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In: The Future of Teacher Education


This introduction outlines the topic, aim, and structure of the volume. With this collection of chapters, we aim to “push a diversity of notions of ‘innovation’” (Sriraman, 2017, p. viii) into the area of teacher education (including teacher education research). In that respect, innovations in three different domains are distinguished: pedagogies, technologies, and societies. In the domain of pedagogies, which serves as the ‘core’ of teacher education programs, four types of processes leading to innovations in teacher education (research) are addressed: reflective, emotive, cognitive, and didactic-instructional processes. In the domain of technologies, teacher educators are required to accept the double-sided reality of technological tools, i.e. their potentials and their limits. This is accompanied by the need to use competency frameworks such as TPACK (Mishra & Koehler, 2006) or DigCompEdu (Redecker & Punie, 2017) more systematically, to conduct critical research on modern tools in the area of Artificial Intelligence (AI) and, eventually, to utilize the transformative potential of digital tools in the international context. In the domain of societies, we claim that teacher education (research) generates innovations in areas that seemingly reside outside teacher education programs, such as multilingualism, societies’ changing expectations of modern literacies, societal polarization, and teacher shortage.

In: The Future of Teacher Education
In: The Future of Teacher Education
Innovations across Pedagogies, Technologies and Societies
Volume Editors: and
Twenty-first century processes, such as globalization and digitization, pose various challenges for primary, secondary, and post-secondary teacher education at both the formal and informal education levels. These challenges are addressed by innovators in the field of teacher education, i.e. teacher educators, pre-service teachers, in-service teachers, scholars and policy-makers. This edited volume explores future trends in three different spheres of teacher education: 1) pedagogies (emotive, reflective, cognitive, and didactic practices), 2) technologies (digital competencies, artificial intelligence in teaching, and the transformative potential of digital tools in intercultural learning), and 3) societies (multilingualism, attitudes towards literacies, societal polarization, and teacher shortages). The suggested innovations aim to bridge the gap between theory and practice by drawing upon the critical evaluation of theoretical approaches as well as the discussion of best practice examples. The chapters are situated in various countries, such as Vietnam, Canada, Argentina, Spain, Germany, the USA, Switzerland, Sweden, Italy, and, as a transnational cooperation, Palestine and the UK. The Future of Teacher Education: Innovations across Pedagogies, Technologies and Societies considers various models of teacher education (e.g. reflective model, competency-based model, etc.) and applies a multitude of different research methods (e.g. didactic analysis of teaching material, thematic analysis of reflections, etc.).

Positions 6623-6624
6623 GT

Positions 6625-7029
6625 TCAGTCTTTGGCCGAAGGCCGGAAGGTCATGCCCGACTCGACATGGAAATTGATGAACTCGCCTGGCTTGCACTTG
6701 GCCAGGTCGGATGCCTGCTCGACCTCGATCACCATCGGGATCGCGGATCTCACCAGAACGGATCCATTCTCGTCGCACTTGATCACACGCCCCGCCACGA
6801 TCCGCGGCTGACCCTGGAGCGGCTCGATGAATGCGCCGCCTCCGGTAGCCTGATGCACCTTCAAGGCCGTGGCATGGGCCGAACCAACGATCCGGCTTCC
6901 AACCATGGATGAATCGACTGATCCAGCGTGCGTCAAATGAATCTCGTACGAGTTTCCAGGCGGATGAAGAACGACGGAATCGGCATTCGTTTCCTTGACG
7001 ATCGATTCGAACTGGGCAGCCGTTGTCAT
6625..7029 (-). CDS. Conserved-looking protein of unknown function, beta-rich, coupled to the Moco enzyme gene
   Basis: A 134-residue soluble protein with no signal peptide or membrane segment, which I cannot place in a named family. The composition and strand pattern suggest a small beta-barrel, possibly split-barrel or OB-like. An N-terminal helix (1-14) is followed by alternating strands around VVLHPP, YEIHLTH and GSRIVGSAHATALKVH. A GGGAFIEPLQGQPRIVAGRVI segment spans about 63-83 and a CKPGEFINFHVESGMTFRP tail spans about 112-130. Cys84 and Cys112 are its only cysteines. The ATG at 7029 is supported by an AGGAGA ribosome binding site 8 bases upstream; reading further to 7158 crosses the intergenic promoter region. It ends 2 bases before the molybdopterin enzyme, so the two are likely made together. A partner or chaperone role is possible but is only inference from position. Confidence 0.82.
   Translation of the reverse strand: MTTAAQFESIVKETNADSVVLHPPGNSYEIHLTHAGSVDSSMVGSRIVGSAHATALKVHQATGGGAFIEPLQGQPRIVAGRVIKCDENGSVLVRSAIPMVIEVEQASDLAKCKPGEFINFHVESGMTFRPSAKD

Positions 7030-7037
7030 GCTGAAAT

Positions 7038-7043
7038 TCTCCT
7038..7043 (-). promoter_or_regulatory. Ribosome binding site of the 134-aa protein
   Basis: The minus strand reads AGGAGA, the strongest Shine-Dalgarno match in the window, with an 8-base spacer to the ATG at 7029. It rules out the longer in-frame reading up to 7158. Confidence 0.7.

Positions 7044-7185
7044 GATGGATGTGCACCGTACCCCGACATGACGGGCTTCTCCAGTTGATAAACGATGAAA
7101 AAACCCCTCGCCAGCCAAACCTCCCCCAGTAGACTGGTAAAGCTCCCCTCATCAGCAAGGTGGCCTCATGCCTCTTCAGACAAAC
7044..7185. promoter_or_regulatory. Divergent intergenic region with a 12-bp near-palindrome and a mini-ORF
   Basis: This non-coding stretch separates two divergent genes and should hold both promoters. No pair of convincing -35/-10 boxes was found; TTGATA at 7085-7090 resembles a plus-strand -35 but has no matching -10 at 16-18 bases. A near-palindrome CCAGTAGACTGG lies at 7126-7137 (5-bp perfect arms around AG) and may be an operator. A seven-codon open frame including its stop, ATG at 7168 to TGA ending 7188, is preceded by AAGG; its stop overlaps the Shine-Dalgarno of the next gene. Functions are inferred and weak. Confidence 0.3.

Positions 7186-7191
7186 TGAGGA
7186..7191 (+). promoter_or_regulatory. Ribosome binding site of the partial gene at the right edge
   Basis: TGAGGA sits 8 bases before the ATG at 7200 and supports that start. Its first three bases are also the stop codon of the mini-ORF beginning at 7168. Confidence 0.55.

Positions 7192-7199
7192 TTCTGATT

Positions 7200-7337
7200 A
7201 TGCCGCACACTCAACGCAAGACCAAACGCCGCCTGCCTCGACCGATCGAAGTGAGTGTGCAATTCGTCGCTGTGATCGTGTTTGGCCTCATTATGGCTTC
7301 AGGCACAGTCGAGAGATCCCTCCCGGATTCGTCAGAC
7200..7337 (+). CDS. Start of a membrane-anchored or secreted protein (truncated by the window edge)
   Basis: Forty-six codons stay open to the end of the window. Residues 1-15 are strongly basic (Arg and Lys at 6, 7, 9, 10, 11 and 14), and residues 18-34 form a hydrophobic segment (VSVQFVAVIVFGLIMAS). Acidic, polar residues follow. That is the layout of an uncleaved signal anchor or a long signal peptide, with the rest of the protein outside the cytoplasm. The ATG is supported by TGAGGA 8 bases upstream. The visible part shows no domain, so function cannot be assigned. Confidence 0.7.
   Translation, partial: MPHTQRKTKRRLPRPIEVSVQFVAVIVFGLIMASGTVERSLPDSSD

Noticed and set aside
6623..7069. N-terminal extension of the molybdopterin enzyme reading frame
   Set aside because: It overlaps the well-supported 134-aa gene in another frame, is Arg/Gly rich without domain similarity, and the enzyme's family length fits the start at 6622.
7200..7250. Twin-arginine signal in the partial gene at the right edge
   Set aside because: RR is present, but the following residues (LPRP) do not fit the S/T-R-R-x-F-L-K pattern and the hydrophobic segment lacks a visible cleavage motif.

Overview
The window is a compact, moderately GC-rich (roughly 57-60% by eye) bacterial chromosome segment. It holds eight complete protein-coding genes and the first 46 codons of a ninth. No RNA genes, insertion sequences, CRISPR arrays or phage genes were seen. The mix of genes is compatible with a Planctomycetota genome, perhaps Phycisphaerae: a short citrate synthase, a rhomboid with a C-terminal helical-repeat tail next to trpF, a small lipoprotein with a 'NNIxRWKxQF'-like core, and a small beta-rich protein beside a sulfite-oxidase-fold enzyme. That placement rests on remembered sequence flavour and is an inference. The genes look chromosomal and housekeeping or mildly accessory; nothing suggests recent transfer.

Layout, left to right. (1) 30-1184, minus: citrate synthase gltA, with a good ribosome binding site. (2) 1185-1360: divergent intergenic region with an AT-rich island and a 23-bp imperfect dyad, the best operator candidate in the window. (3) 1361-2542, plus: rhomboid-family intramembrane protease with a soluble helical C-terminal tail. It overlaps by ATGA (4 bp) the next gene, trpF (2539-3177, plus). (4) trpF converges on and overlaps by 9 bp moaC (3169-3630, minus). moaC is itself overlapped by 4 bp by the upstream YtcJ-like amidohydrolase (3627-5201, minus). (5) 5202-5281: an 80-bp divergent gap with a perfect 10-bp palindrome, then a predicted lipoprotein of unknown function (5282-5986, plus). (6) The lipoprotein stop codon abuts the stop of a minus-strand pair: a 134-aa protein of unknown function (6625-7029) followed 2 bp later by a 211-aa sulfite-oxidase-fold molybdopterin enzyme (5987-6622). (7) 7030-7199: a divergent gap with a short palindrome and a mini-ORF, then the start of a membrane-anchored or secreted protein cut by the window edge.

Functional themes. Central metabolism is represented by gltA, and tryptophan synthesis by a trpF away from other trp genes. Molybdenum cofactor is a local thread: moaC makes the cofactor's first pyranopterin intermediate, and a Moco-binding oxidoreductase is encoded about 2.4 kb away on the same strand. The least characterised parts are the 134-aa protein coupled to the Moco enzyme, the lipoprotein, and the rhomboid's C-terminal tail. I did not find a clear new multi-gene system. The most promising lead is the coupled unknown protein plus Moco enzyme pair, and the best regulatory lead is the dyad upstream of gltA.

In: The Future of Teacher Education